Experiences with high dose radiopeptide therapy: The health physics perspective

Gregory D. Espenan, Joseph A. Nelson, Darrell R. Fisher, Daniel S. Diaco, Kevin E. McCarthy, Lowell B. Anthony, Thomas J. Maloney, Eugene A. Woltering

Research output: Contribution to journalArticlepeer-review

14 Scopus citations


One of the new, promising areas of nuclear medicine involves radiolabeled low-molecular-weight peptides for the diagnosis and management of cancer. Somatostatin analogous peptides bind to membrane receptors on tumors with high specificity. These analogues, when radiolabeled with 123I, 131I, 99mTc, or 111In, allow for external scintigraphic imaging or radioguided surgical resection of tumors. Somatostatin analogues with high tumor binding affinity have also been used for high-dose radiotherapy at the Medical Center of Louisiana since 1994. Although we had extensive prior experience with relatively high-dose 131I administration for thyroid ablation, our personnel protection, contamination control, and other safety techniques required significant modification to ensure effective contamination and radiation exposure control. As therapy with radiolabeled peptides becomes more widely utilized, the controls developed at our institution may be implemented by others to maintain exposures ALARA.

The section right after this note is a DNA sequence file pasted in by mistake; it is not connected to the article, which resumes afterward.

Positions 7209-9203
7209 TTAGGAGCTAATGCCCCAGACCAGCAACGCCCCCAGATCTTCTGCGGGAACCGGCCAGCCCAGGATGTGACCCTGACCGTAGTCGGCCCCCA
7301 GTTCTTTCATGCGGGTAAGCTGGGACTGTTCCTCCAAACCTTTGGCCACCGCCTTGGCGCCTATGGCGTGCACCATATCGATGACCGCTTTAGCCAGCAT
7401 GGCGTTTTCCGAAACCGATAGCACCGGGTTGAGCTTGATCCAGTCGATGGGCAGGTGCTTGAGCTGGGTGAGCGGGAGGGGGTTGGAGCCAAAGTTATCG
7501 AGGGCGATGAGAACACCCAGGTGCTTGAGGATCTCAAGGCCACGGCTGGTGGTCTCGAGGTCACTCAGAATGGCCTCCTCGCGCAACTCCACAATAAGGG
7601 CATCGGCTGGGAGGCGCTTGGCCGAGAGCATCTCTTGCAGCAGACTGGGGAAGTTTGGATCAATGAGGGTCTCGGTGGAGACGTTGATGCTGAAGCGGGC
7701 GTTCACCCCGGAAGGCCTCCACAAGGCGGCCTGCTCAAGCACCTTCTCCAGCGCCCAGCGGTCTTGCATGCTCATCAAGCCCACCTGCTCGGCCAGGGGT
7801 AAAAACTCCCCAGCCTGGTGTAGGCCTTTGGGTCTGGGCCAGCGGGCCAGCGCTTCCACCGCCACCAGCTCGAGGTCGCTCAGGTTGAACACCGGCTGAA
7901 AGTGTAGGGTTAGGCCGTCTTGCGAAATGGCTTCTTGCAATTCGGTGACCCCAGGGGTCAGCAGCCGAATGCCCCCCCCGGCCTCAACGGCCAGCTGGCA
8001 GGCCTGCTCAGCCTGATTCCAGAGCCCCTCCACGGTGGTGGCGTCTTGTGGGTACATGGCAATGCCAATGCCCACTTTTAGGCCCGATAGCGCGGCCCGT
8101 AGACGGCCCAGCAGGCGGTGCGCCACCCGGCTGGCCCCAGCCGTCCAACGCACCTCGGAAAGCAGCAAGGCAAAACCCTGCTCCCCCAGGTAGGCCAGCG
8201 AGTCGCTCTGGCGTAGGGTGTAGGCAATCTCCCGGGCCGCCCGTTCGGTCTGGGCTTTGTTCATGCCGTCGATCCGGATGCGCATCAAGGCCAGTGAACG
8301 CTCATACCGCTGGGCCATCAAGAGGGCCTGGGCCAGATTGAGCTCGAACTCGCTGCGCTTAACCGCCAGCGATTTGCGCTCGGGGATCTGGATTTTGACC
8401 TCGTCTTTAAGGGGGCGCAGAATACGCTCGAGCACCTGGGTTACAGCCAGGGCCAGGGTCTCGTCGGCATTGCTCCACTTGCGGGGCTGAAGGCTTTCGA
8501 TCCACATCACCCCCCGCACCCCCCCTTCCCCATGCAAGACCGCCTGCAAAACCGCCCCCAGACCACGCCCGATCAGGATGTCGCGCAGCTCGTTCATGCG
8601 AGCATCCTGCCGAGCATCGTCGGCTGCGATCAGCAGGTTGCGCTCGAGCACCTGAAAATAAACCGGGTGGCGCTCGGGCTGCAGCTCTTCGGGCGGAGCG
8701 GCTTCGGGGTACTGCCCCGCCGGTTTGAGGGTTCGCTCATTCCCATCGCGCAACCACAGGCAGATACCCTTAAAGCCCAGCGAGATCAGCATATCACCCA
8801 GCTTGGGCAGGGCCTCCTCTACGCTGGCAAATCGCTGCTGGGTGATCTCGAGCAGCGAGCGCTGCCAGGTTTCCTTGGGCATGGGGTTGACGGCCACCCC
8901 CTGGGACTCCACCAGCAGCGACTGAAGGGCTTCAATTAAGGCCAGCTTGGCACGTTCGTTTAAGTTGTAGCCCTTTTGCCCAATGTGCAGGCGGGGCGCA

Original languageEnglish
Pages (from-to)225-235
Number of pages11
JournalHealth Physics
Issue number3
StatePublished - 1999


  • Cancer
  • Medical radiation
  • Nuclear medicine
  • Radiation therapy

ASJC Scopus subject areas

  • Epidemiology
  • Radiology Nuclear Medicine and imaging
  • Health, Toxicology and Mutagenesis


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